The results of the current study revealed a higher rate of GC incidence in Iran when compared to the global figure in both females and males. Moreover, despite the downward trend of stomach cancer globally, our study suggested a significant rise in the incidence of the disease in Iran. The results also suggested significant discrepancies between provinces in the incidence of GC and also the type and location of the tumors. We need further rigorous studies on the involvement of different factors and their interactions in GC among the Iranian population. In addition, further studies on the nationwide distribution of other cancers of the digestive system may help us in finding the major players in the etiology of these types of cancer in Iran.
Availability of data and materials
All relevant data are within the paper and its supporting information files.There is no separate data set to share.
Eastern mediterranean region
Iranian National Cancer Registry
Signet ring cell carcinoma
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This study was funded by Projects of medical and health technology development program in Cancer Research Center, Shahid Beheshti University of Medical Sciences [grant number 17780]. They support the study design; the data collection, analysis, and interpretation of data; the writing of the report; and the decision to submit the article for publication.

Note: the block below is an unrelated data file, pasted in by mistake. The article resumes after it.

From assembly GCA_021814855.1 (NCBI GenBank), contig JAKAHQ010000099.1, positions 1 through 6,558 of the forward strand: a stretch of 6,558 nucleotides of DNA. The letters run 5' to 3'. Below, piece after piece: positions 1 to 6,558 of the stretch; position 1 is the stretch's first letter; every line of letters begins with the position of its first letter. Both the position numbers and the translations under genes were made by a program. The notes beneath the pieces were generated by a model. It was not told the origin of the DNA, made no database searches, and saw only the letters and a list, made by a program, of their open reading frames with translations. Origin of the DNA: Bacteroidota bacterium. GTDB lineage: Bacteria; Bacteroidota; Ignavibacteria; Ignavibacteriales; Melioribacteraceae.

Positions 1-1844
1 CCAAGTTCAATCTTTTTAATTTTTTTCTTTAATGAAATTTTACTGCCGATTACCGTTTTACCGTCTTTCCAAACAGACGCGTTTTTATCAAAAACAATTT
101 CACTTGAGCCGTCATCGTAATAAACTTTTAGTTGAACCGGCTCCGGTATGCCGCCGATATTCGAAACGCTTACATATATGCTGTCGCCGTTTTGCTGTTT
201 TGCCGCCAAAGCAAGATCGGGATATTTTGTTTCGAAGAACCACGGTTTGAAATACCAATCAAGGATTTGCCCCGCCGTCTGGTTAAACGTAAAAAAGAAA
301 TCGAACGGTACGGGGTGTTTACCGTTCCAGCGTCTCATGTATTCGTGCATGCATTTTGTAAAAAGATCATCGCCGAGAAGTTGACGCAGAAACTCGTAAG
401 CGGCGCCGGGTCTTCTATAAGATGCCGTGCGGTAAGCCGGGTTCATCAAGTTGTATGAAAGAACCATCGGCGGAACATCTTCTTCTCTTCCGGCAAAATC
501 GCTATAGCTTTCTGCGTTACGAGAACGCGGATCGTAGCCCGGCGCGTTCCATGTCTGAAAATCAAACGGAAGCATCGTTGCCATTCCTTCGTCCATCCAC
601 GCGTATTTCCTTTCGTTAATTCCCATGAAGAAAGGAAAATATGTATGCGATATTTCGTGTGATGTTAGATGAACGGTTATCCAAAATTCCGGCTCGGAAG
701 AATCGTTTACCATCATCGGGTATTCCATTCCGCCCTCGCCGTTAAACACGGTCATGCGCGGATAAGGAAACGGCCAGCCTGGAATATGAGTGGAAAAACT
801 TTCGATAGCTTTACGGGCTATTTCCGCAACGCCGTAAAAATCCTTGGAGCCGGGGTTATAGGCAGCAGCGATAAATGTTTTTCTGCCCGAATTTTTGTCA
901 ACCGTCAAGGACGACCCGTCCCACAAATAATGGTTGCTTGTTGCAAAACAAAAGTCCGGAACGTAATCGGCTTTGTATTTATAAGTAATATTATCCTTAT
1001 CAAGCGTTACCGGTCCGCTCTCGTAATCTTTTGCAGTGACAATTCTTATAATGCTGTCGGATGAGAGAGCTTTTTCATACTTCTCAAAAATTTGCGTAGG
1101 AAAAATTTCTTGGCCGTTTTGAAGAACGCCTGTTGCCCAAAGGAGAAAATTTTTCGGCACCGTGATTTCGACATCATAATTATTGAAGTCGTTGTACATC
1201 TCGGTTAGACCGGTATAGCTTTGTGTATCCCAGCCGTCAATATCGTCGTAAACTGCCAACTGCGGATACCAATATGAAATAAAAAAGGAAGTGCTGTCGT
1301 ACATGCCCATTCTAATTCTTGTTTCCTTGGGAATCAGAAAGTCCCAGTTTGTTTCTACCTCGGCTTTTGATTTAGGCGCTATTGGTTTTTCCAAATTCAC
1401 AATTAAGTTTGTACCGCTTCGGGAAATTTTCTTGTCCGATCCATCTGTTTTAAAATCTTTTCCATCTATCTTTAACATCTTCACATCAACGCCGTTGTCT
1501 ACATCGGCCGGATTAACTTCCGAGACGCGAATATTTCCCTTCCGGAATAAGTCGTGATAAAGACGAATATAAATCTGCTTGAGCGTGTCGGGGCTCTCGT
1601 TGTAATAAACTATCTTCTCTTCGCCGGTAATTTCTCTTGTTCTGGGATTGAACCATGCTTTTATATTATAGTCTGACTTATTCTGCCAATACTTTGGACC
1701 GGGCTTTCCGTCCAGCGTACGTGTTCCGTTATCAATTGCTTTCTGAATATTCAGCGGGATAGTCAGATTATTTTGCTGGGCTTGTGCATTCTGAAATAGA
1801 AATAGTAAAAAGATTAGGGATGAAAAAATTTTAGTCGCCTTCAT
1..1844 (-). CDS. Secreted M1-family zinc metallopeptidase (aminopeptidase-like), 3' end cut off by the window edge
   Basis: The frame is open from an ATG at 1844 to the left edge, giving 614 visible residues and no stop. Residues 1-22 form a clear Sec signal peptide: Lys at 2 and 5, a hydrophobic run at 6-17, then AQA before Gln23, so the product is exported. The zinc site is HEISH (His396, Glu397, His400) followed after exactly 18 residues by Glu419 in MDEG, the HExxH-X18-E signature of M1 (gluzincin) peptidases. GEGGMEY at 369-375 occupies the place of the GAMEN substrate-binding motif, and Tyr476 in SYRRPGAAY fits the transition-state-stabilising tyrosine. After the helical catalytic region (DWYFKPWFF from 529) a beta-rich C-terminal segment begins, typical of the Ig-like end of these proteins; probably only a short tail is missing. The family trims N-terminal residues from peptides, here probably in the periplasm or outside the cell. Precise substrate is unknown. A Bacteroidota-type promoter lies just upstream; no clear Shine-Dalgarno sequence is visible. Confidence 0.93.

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. Age-standardized incidence rates of gastric cancer by province in 2014 (females) (GIS map were designed in GIS center, Department of Epidemiology, Shiraz University of Medical Sciences).
. Age-standardized incidence rates of gastric cancer by province in 2014 (males) (GIS map were designed in GIS center, Department of Epidemiology, Shiraz University of Medical Sciences).
. Distribution of gastric cancer by tumour location.
. Distribution of the location of gastric cancer tumors by gender.
. Distribution of tumour located in pylori by provinces
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Moradian, F., Fararouei, M., Karami, M. et al. Trend of geographical distribution of stomach cancer in Iran from 2004 to 2014. BMC Gastroenterol 22, 4 (2022). https://doi.org/10.1186/s12876-021-02066-z
- Stomach cancer
- Gastric cancer
- Geographical distribution